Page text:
Flink Raises US$57 million to Increase Investment OfferingBy Andrea Villar | Thu, 08/26/2021 - 17:44
Mexican neobroker Flink raised a US$57 million round of Series B funding. The financial platform that offers both digital banking and investment services plans to use these resources to hire staff and offer a wider range of investment products, which also encompass new financial education services.
This round, led by Lightspeed Venture Partners fund and joined by investors such as Accel, Mexican fund ALLVP and Mantis Venture Capital, is Flink's second investment round of the year, after Accel invested US$12 million in a series A round in February. Back in 2019, Spanish fund Latinia invested US$1 million in Flink in a seed investment round. “We are very bullish on the potential of fintechs to make a true impact for millions of people in Latam”, wrote on Mexico Business Chloé Novène, Investment Associate at ALLVP, referring to the partnerships the venture capital fund has made with Flink, FINTUAL and MIBO.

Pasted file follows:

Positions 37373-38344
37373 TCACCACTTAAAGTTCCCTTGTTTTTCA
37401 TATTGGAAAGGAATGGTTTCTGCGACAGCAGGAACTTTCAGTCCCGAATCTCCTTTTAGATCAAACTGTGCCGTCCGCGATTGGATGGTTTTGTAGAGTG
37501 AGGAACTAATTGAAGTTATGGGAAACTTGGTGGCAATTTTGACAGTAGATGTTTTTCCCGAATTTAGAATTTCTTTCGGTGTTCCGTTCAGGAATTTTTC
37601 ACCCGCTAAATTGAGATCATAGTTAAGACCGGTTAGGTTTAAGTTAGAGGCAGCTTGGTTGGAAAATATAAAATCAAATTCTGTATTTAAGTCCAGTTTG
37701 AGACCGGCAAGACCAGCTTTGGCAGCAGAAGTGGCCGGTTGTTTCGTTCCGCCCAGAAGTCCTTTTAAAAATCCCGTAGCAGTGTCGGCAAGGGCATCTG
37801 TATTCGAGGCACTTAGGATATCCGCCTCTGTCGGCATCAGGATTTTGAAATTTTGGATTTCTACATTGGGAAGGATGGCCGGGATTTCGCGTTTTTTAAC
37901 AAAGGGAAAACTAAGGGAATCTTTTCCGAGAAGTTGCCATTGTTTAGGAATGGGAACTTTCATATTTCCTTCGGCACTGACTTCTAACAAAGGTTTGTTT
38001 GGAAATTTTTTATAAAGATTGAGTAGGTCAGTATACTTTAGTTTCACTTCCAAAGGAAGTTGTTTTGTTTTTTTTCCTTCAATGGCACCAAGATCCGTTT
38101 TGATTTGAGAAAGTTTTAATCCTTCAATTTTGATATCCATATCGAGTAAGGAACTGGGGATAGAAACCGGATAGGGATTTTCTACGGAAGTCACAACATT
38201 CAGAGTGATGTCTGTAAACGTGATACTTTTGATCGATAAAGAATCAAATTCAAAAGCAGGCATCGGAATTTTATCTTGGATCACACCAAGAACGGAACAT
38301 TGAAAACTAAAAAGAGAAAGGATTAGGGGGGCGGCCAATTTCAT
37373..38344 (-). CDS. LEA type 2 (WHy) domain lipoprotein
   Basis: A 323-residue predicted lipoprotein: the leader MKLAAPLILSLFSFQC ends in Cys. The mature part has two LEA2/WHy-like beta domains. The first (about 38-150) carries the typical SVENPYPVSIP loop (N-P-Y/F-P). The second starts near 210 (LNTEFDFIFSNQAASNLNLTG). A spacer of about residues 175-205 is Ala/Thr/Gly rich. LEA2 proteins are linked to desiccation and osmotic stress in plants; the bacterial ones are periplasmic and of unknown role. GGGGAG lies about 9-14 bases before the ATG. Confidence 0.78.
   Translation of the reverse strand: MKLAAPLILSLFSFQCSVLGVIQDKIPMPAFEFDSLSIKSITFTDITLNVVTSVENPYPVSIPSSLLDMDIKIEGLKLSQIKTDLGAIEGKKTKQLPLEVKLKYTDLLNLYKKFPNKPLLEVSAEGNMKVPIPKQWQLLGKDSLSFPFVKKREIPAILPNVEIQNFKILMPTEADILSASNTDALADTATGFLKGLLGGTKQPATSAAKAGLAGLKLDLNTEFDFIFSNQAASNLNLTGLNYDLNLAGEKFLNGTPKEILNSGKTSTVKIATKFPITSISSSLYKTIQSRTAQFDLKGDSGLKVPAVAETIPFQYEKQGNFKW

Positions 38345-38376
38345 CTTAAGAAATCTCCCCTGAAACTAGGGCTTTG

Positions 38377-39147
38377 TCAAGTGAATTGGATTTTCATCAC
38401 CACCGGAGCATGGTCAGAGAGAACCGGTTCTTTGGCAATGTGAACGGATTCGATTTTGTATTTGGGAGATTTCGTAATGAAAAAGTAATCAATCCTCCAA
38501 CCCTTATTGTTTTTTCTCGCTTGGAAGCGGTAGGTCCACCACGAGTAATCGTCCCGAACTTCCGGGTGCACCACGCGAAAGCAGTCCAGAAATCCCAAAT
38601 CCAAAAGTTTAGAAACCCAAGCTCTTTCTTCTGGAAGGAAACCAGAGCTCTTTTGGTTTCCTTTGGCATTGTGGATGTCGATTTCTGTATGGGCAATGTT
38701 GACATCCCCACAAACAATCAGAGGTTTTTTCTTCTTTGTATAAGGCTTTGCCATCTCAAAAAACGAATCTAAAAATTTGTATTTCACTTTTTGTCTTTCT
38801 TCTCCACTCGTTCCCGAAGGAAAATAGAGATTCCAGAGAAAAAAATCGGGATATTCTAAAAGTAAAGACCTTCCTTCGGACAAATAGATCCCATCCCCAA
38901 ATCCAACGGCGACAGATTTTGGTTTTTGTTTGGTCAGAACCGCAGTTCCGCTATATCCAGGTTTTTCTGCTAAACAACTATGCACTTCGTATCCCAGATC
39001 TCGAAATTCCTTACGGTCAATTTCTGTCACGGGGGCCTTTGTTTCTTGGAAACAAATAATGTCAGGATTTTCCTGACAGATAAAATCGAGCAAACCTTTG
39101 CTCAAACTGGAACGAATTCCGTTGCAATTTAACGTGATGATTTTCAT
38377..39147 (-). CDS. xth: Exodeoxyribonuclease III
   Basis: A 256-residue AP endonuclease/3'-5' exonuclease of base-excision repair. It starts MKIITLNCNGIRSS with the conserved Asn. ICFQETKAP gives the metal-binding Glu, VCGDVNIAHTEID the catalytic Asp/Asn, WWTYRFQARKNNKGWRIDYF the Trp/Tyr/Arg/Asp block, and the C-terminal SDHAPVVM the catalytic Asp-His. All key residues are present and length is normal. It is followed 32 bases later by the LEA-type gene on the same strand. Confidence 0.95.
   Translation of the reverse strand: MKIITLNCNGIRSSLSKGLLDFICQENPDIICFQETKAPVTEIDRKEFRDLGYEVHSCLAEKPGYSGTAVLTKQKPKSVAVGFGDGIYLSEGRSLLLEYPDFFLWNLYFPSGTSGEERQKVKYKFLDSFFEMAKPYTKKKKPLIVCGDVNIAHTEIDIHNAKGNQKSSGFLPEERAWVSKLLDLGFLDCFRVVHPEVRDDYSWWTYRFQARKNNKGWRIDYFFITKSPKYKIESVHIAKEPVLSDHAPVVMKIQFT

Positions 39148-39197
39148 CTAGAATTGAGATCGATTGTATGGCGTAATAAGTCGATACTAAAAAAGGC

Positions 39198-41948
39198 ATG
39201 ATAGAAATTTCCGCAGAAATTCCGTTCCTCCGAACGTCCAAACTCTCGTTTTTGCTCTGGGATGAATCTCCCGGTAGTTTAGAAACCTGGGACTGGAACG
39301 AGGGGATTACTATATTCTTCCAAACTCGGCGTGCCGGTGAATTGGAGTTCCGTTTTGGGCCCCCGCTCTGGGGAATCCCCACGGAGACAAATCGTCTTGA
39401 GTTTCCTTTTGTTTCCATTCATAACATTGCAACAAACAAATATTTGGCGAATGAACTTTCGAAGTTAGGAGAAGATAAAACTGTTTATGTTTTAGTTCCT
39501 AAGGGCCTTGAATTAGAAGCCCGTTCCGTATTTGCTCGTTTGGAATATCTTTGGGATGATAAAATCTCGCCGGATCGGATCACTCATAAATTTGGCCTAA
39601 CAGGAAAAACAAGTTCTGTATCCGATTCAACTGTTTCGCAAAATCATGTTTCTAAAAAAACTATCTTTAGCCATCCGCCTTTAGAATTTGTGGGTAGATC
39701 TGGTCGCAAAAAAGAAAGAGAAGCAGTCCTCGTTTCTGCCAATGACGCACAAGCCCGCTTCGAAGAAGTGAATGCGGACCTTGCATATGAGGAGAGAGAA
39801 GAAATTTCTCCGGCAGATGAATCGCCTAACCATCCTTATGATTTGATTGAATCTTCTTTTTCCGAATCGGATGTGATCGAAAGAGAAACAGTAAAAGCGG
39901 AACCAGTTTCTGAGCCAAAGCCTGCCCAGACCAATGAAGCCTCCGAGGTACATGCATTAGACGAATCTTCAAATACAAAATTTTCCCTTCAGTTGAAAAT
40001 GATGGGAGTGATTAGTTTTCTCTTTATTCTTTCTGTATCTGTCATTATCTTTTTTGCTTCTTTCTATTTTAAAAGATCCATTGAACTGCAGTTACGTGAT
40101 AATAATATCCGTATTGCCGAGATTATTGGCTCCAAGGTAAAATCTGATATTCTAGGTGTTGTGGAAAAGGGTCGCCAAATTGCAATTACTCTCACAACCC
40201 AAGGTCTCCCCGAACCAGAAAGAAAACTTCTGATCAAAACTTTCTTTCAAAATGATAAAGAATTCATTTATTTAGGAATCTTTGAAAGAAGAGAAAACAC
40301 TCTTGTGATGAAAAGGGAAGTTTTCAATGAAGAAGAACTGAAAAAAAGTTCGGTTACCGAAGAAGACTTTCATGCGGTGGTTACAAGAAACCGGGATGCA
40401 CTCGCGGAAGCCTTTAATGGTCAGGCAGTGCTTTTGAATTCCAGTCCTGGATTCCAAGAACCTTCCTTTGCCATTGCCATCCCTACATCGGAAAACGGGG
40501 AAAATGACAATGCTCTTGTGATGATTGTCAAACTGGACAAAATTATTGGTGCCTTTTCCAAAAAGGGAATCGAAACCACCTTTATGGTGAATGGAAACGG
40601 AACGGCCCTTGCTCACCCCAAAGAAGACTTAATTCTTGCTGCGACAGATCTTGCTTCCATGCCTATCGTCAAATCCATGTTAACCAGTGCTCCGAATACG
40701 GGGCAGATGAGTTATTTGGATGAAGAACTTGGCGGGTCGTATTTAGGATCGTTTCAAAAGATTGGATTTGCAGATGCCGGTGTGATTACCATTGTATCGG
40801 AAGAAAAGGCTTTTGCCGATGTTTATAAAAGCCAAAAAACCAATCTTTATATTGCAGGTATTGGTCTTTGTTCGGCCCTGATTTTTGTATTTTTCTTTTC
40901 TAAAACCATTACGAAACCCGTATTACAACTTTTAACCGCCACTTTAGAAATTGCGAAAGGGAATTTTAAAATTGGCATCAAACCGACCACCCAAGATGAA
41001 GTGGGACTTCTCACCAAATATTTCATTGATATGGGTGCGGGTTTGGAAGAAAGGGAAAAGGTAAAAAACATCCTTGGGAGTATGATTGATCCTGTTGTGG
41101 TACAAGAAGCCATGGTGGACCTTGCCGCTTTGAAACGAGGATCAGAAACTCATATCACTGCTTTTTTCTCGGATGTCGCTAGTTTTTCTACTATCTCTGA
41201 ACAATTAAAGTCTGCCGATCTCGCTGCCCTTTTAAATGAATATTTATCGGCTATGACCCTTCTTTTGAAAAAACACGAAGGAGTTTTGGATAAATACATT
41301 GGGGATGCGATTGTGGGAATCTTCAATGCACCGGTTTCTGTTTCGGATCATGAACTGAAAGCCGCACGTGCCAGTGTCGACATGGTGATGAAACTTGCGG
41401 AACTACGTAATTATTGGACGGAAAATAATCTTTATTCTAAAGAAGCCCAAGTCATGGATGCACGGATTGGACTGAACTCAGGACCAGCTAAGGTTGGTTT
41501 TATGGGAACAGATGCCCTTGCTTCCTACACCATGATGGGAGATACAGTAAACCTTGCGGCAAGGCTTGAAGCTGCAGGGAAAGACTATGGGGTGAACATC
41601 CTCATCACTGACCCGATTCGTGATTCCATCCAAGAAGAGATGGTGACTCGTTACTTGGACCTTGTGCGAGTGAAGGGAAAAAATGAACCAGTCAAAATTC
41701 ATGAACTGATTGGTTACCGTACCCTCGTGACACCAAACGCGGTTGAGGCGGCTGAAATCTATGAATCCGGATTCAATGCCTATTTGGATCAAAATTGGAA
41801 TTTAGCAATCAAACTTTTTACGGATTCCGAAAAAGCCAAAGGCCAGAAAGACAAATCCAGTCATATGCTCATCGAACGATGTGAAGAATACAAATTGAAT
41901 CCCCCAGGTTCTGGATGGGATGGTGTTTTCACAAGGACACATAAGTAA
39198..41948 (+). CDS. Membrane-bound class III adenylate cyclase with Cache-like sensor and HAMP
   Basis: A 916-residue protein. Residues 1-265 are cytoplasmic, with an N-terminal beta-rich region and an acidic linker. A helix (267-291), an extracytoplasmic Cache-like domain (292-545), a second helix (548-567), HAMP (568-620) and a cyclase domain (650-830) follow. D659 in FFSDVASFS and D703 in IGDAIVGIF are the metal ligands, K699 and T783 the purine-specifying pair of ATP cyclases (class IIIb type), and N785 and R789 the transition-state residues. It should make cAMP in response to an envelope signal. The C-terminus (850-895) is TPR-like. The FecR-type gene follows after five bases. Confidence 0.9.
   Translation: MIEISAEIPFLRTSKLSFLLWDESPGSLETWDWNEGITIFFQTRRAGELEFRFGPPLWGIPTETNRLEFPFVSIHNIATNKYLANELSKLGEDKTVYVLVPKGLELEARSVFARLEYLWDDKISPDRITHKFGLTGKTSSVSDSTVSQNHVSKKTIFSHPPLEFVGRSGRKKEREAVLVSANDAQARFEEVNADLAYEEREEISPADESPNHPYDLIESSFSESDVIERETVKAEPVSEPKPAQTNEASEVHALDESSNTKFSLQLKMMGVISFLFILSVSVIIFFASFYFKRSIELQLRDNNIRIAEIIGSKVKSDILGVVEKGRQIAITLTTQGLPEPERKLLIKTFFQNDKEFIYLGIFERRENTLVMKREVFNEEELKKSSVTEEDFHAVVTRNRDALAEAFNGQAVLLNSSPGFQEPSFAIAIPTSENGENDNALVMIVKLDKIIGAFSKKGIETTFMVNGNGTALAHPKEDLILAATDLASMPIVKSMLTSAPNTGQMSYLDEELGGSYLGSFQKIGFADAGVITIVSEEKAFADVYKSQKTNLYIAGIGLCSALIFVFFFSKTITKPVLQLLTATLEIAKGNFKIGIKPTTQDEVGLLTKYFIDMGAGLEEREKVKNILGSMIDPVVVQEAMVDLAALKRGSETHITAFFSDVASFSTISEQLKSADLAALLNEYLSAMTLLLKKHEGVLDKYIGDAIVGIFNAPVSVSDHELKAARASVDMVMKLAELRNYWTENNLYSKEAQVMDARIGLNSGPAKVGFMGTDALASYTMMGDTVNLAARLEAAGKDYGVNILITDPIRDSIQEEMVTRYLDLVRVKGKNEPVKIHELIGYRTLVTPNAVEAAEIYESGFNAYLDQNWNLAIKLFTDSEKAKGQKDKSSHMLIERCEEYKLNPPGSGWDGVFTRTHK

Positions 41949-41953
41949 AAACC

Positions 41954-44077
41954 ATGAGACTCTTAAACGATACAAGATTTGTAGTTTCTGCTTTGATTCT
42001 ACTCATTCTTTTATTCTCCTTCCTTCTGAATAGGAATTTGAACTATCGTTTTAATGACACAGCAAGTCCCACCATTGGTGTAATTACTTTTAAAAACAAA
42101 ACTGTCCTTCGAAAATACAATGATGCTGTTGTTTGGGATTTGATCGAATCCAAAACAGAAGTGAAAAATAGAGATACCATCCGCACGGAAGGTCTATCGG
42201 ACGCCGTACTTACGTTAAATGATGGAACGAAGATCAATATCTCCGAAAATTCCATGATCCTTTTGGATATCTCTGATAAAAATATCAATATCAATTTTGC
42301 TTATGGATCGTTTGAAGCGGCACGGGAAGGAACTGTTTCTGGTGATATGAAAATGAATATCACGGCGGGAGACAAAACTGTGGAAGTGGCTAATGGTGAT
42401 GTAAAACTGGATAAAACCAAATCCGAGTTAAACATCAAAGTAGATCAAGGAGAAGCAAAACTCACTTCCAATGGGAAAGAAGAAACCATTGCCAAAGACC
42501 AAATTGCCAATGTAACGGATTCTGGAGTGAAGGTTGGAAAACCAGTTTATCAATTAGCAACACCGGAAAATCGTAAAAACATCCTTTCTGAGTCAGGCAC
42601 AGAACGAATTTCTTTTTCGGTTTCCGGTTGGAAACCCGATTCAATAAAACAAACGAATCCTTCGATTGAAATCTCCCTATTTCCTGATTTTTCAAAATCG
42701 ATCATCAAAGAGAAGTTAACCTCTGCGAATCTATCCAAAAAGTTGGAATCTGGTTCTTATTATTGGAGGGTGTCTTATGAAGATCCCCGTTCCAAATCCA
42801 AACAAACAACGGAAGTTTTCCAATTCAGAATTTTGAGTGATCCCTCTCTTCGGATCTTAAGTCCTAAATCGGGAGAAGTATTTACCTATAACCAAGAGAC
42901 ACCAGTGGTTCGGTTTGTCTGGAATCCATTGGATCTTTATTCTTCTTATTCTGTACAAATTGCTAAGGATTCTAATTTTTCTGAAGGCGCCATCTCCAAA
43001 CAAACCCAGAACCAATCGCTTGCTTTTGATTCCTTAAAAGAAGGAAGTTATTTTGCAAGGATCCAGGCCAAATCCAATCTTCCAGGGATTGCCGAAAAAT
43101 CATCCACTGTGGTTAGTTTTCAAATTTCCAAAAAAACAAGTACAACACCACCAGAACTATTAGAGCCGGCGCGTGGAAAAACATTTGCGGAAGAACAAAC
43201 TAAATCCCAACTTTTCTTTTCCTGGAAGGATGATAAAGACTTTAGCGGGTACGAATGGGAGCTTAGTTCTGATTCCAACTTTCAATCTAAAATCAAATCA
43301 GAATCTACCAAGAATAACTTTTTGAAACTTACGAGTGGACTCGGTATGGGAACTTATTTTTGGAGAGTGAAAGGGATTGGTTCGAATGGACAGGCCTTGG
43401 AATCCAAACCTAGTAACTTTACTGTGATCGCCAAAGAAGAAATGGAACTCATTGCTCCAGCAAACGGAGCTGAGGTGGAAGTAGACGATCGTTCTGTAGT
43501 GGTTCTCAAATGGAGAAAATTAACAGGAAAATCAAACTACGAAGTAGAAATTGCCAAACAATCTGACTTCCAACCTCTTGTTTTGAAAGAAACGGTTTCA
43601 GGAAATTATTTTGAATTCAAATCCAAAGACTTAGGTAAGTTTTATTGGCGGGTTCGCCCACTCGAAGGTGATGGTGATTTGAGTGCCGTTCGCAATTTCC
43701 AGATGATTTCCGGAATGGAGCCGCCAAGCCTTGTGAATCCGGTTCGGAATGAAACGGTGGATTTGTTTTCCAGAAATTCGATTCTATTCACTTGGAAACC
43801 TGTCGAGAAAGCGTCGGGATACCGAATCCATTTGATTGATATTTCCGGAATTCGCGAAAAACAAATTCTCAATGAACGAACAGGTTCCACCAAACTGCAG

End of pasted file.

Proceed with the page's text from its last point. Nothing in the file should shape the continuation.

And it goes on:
Flink has changed the way Mexicans access investment vehicles, allowing its users to invest in fractions of shares on the stock exchange for as little as MX$30 (US$1.4). This product, which the fintech launched in June 2020, attracted more than 1 million users in one year and expects to end 2021 with a total of 3 million users
Flink, launched in 2017 by Sergio Jiménez and Ricardo Rafael as a neobank, has established itself as one of the fastest-growing financial services in the fintech ecosystem. The Mexican platform seeks to make the financial system and the ability to invest and trade in the stock market available to a wider range of people and “not just a privileged sector.” In the past weeks, Flink surpassed the 1-million-user mark. “We are proud to have built a platform that empowers and engages people, as 90 percent of our Flinkers are investing for the first time,” the platform added.
In Mexico, a person has to have at least MX$25,000 (US$1,230) to be able to buy shares, open an account and pay all the associated commissions, Jiménez told Crunchbase. This is very difficult for many, he noted, as the country’s average wage is 60 percent of that amount. “The structure we have for investment was built for the wealthy. Mexico’s population is 120 million right now but there are fewer than 500,000 investment accounts in the whole country. Less than 1 percent of the population has access to this. It is a systemic problem in Mexico,” he added.